Tuesday, June 22, 2010

Why Authors Never Get Enough Sleep

Writing a novel is like raising a baby.

Not that I would know from experience, but here are my reasonings: You devote every minute of the day to it. You worry about it all the moments you aren't with it. You burp it to make sure everything is flowing together smoothly. You change out old, used diapers (also known as "chapters") for new and improved ones. It goes through stages. Sometimes it will cooperate with you, letting you write when it's good for you. Sometimes it's stubborn. And sometimes, always in the rare occasions when you aren't thinking about it - say, when you're sleeping - it wakes you up, demanding attention.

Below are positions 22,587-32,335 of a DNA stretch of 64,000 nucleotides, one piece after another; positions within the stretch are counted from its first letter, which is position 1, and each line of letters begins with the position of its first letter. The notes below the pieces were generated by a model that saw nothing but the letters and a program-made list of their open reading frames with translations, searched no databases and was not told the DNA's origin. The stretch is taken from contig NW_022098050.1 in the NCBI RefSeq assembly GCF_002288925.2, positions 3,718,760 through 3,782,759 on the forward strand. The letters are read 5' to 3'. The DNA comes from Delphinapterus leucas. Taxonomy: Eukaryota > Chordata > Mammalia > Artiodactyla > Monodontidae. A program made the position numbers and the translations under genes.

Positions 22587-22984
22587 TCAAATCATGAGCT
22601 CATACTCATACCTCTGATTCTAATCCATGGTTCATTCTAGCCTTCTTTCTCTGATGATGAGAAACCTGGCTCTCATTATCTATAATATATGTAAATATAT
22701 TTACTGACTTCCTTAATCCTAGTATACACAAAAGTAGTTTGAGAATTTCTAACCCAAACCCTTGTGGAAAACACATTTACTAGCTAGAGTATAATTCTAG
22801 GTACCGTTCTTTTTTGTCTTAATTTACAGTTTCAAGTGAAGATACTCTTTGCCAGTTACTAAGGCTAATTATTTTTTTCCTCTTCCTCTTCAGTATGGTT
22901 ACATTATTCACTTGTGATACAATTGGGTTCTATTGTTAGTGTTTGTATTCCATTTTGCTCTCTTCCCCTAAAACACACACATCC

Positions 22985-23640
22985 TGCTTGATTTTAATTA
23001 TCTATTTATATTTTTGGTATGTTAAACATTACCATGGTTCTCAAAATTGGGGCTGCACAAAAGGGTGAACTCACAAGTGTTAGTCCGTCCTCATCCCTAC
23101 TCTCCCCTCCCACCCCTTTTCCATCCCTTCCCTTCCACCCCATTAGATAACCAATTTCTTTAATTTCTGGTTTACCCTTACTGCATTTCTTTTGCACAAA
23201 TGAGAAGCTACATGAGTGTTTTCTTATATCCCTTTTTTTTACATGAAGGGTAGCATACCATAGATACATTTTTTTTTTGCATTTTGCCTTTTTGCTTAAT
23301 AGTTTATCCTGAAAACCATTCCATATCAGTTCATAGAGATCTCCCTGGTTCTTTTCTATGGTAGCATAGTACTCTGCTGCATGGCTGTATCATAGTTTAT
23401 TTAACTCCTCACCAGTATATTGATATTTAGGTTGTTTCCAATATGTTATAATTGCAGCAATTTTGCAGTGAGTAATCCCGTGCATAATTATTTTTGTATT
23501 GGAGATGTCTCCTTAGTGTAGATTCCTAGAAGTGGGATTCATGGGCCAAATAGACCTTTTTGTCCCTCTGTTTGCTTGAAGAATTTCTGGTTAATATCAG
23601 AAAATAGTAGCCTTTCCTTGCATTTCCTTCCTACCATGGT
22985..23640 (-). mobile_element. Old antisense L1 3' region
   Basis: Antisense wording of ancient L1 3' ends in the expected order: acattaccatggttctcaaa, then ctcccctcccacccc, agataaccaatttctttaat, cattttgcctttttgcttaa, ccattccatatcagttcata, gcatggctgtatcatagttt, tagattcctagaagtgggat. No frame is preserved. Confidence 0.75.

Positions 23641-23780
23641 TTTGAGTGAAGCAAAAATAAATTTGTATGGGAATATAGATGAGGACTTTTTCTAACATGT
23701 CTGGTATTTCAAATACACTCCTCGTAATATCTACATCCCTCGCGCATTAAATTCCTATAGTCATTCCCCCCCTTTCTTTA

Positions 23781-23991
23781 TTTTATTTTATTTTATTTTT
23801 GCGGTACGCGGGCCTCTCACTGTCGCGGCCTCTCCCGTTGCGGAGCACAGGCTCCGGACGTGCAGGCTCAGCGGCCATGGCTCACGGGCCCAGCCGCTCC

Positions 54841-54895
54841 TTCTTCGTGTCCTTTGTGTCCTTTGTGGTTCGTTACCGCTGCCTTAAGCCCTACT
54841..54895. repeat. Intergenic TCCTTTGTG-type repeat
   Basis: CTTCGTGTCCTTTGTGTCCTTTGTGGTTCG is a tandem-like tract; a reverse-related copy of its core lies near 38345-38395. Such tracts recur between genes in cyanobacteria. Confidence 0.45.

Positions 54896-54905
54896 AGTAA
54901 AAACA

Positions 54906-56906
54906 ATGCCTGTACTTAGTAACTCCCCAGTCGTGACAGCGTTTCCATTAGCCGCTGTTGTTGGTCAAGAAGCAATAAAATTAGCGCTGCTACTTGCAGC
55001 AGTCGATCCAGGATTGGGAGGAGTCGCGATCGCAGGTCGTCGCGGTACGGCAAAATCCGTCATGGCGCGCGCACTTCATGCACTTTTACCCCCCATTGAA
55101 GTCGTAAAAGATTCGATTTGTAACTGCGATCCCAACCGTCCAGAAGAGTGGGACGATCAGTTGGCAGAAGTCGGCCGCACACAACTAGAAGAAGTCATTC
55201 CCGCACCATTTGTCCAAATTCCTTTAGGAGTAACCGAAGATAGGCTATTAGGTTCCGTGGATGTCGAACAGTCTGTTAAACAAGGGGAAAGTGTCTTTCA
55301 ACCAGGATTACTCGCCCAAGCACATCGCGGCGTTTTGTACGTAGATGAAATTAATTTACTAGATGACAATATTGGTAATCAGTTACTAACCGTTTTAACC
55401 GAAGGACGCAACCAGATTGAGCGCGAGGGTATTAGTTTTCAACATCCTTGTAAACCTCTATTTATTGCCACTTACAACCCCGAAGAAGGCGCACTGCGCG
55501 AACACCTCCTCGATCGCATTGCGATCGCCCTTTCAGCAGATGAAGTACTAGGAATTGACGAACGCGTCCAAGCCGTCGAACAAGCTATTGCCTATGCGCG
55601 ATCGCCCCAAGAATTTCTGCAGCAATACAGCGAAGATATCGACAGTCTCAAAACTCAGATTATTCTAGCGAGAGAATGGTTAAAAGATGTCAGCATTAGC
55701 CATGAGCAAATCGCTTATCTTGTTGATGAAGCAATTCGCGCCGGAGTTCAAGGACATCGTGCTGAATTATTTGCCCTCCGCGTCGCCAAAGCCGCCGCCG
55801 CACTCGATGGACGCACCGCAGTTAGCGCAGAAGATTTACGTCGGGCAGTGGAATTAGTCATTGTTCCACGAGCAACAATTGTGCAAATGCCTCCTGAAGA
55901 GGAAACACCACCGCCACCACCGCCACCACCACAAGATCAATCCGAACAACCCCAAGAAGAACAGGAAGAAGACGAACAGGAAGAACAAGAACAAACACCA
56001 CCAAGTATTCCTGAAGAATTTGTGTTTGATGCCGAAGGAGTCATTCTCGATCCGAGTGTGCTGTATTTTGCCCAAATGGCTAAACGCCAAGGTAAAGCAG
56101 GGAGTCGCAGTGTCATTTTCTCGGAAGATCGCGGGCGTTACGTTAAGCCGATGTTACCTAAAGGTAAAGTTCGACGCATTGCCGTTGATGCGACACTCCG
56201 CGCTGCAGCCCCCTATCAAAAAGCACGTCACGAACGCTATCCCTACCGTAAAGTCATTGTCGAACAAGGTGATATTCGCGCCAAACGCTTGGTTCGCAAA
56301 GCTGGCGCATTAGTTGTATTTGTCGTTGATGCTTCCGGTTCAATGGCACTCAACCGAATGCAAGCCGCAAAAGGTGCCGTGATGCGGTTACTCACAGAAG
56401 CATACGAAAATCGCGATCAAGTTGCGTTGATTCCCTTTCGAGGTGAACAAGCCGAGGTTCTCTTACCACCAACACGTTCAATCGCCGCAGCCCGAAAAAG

That's the stage my novel is in right now. The wake-you-up-in-the-middle-of-the-night-to-write-a-chapter stage. It cries in my ears when I try to fall asleep, accusing me of negligence. And I know that if I don't answer its call, I will find it dead in the morning, panting on the floor, looking at me with big, black and white eyes asking, Why? Even if I am selfish enough to fall back asleep, I can't stand guilt, so I'll wake back up again either way.

Or maybe, if I've had a really bad week at work and can't muster the strength to get up, I'll forget exactly what the story had been telling me, and that Oh So Urgent call that I ignored will never make it into my novel.

Yeah. Like I'd let that happen.

Stupid babies.

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